Johns Hopkins scientists launch disaster planning, flu forecasting apps; ONC names new director of Federal Health Architecture;

News From Around the Web

> Scientists from Johns Hopkins University have launched advanced disaster planning and flu forecasting apps, according to an announcement. The three new digital applications, developed by research teams at the Johns Hopkins National Center for the Study of Preparedness and Catastrophic Event Response (PACER), are available for free via the PACER applications suite website. Announcement

> Gail Kalbfleisch will assume the role of director of the Federal Health Architecture, an office within the Office of the National Coordinator for Health IT, according to an email sent to FierceHealthIT by ONC. Kalbfleisch previously was part of the office of the Chief Information Officer of the U.S. Department of Health & Human Services.

Health Finance News

> The financial picture for hospitals in states that failed to expand Medicaid doesn't look good, according to the Wall Street Journal. The expansion of the low-income health insurance program was meant to offset cuts to disproportionate share hospital (DSH) payments. Article

> Growth in healthcare spending by state and local governments doubled the overall growth of healthcare spending nationwide in 2012, illustrating the pressures such entities are under to meet obligations in that arena. Altogether, healthcare spending nationwide increased about 4 percent in 2012, but rose 8 percent among state and local governments that same year, according to Centers for Medicare & Medicaid Services data analyzed by the Pew Charitable Trusts. Article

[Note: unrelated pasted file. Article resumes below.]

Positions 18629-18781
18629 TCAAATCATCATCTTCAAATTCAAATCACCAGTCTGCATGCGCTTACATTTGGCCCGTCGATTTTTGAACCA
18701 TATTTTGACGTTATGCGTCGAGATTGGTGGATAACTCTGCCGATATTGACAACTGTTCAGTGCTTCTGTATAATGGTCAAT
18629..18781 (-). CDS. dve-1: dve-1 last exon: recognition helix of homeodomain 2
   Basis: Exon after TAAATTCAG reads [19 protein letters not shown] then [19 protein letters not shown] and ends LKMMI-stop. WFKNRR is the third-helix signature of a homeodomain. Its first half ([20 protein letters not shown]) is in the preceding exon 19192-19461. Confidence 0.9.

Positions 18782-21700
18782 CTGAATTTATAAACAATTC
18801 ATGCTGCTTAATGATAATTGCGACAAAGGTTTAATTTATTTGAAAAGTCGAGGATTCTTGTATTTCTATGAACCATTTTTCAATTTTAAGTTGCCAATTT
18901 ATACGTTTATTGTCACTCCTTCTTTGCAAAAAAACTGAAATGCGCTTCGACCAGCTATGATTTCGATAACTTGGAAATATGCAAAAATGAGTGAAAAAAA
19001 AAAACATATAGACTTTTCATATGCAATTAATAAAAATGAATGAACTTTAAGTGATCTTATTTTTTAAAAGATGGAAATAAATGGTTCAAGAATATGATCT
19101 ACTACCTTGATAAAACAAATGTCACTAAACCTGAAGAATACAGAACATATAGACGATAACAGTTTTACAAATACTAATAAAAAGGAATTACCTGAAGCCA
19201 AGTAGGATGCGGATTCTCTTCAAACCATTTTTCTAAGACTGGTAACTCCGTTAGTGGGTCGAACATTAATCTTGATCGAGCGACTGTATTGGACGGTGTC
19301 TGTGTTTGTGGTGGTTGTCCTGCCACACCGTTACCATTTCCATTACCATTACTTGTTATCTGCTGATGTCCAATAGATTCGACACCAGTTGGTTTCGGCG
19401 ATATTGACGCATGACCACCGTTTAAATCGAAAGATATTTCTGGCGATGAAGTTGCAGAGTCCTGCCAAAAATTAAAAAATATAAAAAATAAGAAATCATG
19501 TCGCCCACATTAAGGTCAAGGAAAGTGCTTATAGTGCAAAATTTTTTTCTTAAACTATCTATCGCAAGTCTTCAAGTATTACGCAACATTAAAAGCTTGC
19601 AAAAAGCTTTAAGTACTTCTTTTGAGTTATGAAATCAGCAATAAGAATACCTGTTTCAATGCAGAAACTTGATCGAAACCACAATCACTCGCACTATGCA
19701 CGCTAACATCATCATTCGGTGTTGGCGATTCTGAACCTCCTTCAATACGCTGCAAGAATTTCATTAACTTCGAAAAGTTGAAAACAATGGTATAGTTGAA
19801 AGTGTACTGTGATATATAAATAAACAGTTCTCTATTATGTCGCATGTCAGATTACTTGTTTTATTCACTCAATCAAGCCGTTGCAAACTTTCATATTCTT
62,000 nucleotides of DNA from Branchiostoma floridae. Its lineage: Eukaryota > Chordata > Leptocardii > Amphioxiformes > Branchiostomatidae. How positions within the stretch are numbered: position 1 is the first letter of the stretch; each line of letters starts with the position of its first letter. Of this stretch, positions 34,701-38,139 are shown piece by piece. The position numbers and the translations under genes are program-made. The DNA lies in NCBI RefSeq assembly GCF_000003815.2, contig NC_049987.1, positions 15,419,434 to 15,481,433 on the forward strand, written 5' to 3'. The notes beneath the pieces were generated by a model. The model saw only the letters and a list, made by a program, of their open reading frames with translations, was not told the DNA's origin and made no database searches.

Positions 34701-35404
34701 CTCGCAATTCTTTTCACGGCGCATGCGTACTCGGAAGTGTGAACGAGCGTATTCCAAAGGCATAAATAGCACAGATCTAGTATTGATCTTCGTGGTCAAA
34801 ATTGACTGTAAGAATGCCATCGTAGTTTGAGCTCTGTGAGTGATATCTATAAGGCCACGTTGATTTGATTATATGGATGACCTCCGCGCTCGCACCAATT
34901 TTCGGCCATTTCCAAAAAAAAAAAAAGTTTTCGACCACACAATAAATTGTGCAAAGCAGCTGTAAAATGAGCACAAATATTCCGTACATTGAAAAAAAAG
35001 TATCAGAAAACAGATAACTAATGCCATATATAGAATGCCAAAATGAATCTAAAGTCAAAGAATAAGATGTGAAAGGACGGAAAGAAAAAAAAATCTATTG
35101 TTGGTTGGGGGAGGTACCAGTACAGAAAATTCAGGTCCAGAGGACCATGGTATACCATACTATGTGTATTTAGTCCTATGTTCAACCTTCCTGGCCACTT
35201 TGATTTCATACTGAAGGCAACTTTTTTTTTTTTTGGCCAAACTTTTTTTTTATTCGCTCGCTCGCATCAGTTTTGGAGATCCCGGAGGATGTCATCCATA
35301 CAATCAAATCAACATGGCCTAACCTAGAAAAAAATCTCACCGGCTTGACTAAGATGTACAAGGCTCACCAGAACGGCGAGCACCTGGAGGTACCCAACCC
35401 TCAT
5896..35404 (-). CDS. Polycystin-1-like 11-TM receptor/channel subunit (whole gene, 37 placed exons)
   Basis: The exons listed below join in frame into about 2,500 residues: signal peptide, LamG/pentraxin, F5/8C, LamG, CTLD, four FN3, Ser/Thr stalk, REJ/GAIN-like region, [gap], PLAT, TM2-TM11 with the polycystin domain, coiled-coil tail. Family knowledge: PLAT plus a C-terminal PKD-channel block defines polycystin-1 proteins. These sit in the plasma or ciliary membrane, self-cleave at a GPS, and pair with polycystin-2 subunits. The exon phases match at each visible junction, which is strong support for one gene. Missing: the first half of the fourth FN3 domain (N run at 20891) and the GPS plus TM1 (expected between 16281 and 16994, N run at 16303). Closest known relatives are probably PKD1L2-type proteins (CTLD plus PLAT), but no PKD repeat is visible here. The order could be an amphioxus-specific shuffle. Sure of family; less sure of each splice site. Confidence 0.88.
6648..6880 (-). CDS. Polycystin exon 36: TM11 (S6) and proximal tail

Medical Imaging News

> Patients with low-grade brain tumors who were treated with both chemotherapy and radiation live longer than those who received only radiation treatments, according to a long-term clinical trial supported by the National Institutes of Health. Article

And Finally... With every Olympics, a new athlete is made a meme. Article

Suggested Articles

Nearly 10,000 patients involved in research studies were impacted by a third-party privacy breach that may have exposed their medical diagnoses.

Veterans Health Administration medical facilities currently have a paper medical record backlog that if stacked up would be 5.15 miles high, according to the…

The Department of Health and Human Services announced proposed changes to privacy restrictions on patients' substance use treatment records.